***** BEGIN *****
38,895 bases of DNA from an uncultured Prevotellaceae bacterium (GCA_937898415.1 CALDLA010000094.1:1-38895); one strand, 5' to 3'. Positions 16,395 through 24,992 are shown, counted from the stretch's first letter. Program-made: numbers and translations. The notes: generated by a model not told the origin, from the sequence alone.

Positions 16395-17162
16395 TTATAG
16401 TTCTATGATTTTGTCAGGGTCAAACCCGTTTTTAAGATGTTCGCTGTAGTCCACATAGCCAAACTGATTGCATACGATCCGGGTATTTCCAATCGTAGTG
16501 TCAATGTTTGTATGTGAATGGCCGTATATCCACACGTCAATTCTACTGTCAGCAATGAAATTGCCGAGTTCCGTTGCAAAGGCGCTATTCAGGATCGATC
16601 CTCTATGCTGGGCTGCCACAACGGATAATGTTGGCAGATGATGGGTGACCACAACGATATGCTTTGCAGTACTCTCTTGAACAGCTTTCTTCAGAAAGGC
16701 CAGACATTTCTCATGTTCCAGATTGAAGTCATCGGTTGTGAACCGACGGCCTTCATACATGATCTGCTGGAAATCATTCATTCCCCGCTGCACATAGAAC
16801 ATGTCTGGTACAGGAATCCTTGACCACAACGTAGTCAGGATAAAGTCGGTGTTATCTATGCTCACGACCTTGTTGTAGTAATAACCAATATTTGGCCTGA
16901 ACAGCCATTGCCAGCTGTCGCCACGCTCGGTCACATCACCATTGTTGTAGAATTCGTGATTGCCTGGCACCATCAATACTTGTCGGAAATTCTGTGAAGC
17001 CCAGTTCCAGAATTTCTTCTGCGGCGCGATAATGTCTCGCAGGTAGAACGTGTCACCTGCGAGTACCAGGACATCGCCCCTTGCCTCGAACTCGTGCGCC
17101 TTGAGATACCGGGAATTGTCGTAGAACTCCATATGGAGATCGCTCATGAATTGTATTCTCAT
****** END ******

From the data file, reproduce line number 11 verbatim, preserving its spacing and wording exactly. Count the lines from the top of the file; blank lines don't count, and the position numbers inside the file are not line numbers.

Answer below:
17101 TTGAGATACCGGGAATTGTCGTAGAACTCCATATGGAGATCGCTCATGAATTGTATTCTCAT